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Teacher Well-Being 2013 UA Nutrition Network Nancy Rogers, MS, RD, CWWS Coordinator Employee Wellness and Health Promotion UA Life & Work Connections.

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Presentation on theme: "Teacher Well-Being 2013 UA Nutrition Network Nancy Rogers, MS, RD, CWWS Coordinator Employee Wellness and Health Promotion UA Life & Work Connections."— Presentation transcript:

1 Teacher Well-Being 2013 UA Nutrition Network Nancy Rogers, MS, RD, CWWS Coordinator Employee Wellness and Health Promotion UA Life & Work Connections

2 Work Home Your Well-Being WORK HOME

3 Effective Work-Life Balance Effective Work-Life Balance

4 Your Well-Being Your Well-Being Take a whole person, integrated approach to wellness ◦ Physical ◦ Mental ◦ Emotional ◦ Spiritual Including the components of work and outside life experiences.

5 Physical Well-Being Nutrition Physical Activity Quit Tobacco

6 Research-based Nutrition Focus on simple, whole foods Guidelines ◦ ◦ Mediterranean Diet pattern ◦ DASH Diet

7 Why Optimal Nutrition ??? Achieve weight management goals Lowers risk for heart disease, high blood pressure, diabetes, certain cancers Helps handle stress and depression Maximizes energy Healthy eating is important for any age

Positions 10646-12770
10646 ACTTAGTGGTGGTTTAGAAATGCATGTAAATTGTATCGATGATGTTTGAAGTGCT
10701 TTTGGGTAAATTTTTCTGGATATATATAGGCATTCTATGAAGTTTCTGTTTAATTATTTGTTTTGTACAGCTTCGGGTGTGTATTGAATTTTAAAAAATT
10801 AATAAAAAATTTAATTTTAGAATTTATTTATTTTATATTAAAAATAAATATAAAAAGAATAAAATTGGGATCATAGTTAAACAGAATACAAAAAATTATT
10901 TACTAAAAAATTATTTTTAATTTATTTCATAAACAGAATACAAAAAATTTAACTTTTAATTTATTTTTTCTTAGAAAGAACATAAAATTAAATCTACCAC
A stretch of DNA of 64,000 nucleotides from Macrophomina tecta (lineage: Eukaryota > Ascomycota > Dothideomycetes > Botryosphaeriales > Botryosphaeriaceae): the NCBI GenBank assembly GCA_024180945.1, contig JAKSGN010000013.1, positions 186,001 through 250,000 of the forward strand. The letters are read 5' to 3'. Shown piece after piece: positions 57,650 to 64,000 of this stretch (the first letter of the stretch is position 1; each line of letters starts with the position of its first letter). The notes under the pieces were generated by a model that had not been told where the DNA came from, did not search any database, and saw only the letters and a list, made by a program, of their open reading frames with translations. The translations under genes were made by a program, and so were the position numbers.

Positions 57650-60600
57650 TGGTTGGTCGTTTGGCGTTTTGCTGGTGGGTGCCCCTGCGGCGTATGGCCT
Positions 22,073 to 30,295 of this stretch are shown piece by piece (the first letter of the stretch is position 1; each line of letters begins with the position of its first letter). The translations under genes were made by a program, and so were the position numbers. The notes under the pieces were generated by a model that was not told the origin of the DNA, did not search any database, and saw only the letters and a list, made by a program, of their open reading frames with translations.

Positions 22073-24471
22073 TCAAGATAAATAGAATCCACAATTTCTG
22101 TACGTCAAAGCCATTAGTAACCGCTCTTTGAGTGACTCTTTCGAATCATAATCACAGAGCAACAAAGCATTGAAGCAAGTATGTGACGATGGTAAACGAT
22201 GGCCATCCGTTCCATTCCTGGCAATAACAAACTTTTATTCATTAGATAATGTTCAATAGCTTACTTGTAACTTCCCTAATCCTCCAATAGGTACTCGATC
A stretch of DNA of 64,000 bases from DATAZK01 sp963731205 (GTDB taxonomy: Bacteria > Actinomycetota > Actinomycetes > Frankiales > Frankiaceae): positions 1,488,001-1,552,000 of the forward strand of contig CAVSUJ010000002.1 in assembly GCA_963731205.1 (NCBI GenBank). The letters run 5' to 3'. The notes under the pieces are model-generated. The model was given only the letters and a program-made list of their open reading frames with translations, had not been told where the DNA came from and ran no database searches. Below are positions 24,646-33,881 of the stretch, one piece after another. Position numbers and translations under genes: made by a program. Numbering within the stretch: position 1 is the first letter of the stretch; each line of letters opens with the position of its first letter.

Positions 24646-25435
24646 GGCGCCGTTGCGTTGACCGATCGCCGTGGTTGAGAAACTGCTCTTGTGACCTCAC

8 Basic Concepts Vegetables, fruit, beans, whole grains, fish, lean meats, and low fat dairy Fresh, seasonal foods rather than highly processed items Limited high fat animal products and sugars Leisurely dining Regular physical activity

9 Eat Lots of Vegetables

10 Half your plate with Vegetables

11 Eat lots of fruit

12 Lean Meat Portions small Consider other sources of protein ◦ Beans ◦ Nuts ◦ Hummus ◦ Yogurt ◦ Cheeses ◦ eggs

13 Eat fish / seafood twice a week Include sources of omega-3’s: Tuna, sardines, herring, salmon Include seafood: Clams, mussels, crab, shrimp

14 Cook Vegetarian Build around beans! Use herbs and spices

15 Use Healthier Fats Extra virgin olive, canola, peanut oils Nuts Peanuts Olives Avocado

16 Avoid Trans Fats Hydrogenated vegetable shortening French fries, doughnuts, baked goods including pastries, pie crusts, biscuits, pizza dough, cookies, crackers, flour tortillas Stick margarines and shortenings.

17 Enjoy low fat dairy products Small amounts of cheeses Low or nonfat yogurts, plain Skim or 1% milk

18 For dessert, consider fruit In season, canned, frozen or dried Figs, dates, pomegranates, apples with cinnamon, melons, grapes, berries Save sweets for special occasions

19 What’s the Difference? Typical Meal ◦ Large meat portion ◦ Heavy on saturated fat and salt ◦ Heavy on the sugar “My plate” Meal ◦ Large veggie portion ◦ Small meat portion ◦ Olive oil or nuts ◦ Fruit /spices

20 Over - All A variety of foods, predominately plant based – whole grains, veggies, beans Low in sugar Moderate in salt Low in saturated fat

21 Nutrition for children Cups of fruit a day? ◦ 4-8 yrs = 1 to 1 ½ cups ◦ 9-13 yrs = 1 ½ cups ◦ Adults = 2 cups Cups of Vegetables a day? ◦ 4-8 yrs = 1 ½ cups ◦ 9-13 yrs boys = 2 ½ cups ◦ 9-13 yrs girls = 2 cups ◦ Adults = 3cups ◦ Include dark green, red and orange, beans and peas, starchy veges and other types each week